We had met about one hour before in a smoky traveller’s bar where our eyes had crossed paths as we both sat on stools staring wistfully into the time and space. I smiled, went over and asked if she too was also bored with existence. She looked up at me with piercing eyes and, after a second of awkwardness, the tension was cut with a friendly smile. From there on in we got talking and shared a drink: two whisky cokes with ice.

It was a few minutes into drinking and speaking that I began to realise she was slightly more upper-class than the girls I normally went after. As we chatted, she told me of the human rights court cases she had been working on; she told me of her education and how she owned her own apartment. She was too charming to be snobby about it or anything, but I quickly concluded that she was definitely a little more sophisticated than the girls you normally met in these dingy backpacker bars. With this in mind I tried to come across as a regular, upstanding member of human society. I talked about politics and economy. I talked about theology and philosophy. I tried and tried my very best, but after five minutes my cover was blown.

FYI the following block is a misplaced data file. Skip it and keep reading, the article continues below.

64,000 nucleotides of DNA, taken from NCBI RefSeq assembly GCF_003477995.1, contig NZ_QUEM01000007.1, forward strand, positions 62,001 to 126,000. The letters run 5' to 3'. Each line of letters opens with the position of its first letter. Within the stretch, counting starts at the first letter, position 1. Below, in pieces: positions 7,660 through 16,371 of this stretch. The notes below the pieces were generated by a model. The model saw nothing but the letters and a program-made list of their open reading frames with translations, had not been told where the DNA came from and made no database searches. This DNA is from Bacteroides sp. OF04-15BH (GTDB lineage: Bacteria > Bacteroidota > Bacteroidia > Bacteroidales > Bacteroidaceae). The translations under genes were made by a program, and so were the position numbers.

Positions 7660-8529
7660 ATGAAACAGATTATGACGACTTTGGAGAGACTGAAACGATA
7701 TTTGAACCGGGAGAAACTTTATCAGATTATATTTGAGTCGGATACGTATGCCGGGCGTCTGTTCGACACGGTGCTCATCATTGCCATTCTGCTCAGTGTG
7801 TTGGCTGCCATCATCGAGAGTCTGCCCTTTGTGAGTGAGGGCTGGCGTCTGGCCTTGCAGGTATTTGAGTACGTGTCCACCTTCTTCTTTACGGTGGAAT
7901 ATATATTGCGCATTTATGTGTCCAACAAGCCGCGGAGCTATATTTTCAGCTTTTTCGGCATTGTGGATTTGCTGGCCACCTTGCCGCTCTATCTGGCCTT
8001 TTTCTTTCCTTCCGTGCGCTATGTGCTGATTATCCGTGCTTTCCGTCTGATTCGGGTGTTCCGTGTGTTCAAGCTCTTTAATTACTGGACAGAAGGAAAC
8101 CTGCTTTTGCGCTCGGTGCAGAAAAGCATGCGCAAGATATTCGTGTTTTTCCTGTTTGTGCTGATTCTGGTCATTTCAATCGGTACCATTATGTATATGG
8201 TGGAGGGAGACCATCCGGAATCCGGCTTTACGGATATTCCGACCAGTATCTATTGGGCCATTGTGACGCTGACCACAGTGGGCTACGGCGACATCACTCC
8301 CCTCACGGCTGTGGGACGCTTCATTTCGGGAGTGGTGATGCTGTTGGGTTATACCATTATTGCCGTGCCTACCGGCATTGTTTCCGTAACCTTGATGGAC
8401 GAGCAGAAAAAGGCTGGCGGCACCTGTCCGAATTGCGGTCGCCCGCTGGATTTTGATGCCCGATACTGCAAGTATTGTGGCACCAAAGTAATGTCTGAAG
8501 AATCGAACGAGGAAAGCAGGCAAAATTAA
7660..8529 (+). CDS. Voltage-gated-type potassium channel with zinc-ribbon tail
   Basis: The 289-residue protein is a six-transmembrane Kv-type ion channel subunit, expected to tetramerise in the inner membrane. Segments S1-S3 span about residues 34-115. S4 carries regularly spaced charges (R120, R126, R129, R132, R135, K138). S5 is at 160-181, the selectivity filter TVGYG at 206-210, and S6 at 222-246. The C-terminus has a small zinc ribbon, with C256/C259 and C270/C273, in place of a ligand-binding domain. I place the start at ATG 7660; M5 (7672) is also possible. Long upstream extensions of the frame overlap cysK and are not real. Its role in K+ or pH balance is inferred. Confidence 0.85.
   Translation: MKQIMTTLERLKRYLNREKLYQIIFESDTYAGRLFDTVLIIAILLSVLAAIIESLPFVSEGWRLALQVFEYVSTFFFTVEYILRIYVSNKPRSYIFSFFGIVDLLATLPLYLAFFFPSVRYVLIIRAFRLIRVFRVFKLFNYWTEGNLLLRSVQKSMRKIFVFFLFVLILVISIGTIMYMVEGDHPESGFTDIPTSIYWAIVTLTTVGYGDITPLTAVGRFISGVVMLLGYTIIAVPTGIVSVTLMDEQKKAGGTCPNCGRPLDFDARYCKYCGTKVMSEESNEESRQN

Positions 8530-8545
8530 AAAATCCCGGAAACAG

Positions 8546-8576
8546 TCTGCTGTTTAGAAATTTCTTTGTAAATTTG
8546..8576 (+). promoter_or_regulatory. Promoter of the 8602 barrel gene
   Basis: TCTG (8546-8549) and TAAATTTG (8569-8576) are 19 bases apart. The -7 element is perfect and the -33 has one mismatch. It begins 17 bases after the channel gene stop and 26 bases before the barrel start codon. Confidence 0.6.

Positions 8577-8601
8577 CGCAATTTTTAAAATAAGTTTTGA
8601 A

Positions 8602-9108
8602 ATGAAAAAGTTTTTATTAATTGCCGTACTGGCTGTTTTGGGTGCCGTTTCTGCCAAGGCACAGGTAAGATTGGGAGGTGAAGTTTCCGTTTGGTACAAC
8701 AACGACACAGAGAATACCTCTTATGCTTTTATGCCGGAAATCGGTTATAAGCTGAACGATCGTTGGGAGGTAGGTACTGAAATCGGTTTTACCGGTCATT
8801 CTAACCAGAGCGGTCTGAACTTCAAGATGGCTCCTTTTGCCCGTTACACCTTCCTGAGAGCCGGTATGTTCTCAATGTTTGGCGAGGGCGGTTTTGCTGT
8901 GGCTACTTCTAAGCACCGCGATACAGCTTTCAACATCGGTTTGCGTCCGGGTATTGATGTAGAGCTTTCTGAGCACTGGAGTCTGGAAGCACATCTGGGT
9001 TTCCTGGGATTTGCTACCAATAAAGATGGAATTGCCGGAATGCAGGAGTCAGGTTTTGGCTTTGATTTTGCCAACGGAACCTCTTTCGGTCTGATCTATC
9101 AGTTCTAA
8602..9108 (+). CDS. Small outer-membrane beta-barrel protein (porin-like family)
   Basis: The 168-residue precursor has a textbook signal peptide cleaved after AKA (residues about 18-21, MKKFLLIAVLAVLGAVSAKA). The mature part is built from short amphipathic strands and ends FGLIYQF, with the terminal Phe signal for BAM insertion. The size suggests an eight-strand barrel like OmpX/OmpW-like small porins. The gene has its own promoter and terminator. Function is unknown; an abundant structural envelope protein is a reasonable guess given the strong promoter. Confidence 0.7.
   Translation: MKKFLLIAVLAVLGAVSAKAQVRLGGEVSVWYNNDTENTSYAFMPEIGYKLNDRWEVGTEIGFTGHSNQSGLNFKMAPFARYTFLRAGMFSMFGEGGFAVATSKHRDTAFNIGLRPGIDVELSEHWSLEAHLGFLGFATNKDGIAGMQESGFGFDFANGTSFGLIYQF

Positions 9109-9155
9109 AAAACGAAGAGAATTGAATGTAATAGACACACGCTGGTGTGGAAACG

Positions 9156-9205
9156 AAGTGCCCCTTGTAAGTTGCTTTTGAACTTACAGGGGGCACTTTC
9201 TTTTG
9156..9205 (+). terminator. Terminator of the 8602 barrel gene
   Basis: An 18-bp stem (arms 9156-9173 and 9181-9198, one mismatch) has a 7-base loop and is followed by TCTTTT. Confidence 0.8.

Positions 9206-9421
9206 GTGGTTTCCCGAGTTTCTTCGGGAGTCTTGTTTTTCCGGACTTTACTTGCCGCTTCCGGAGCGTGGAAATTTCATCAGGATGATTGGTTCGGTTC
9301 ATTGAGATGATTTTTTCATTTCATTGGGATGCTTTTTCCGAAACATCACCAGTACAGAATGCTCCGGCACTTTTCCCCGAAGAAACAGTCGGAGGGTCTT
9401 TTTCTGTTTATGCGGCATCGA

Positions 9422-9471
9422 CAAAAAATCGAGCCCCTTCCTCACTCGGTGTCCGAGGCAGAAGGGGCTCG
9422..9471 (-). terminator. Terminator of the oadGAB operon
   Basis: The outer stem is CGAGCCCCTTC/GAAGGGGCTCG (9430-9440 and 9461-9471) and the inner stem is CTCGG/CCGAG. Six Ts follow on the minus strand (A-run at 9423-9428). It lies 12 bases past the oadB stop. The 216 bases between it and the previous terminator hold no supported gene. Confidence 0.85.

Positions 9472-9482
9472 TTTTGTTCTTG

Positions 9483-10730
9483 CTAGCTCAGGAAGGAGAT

“You’re a little strange, aren’t you?” she said with a wry smile.

“Well, you’re the local lawyer sitting on your own in a backpacker bar.”

“Yeah, and so what? We all have our moments of madness. Besides I’m not alone; I’m waiting for my friend behind the bar. She finishes in an hour.” I looked over where a blonde girl was mixing a cocktail behind the bar.

“One hour?” I said. “Why don’t we go for a walk somewhere else, to another bar, or perhaps you can give me a private tour of your town? You know, teach me the history and that? I am a tourist in your country after all.” She took a long sip of her drink while staring into my soul, making me wait – making me guess. The look in those hazel eyes told me that she knew I was full of shit, but finally she agreed anyway. We finished our drinks and went off out into the night.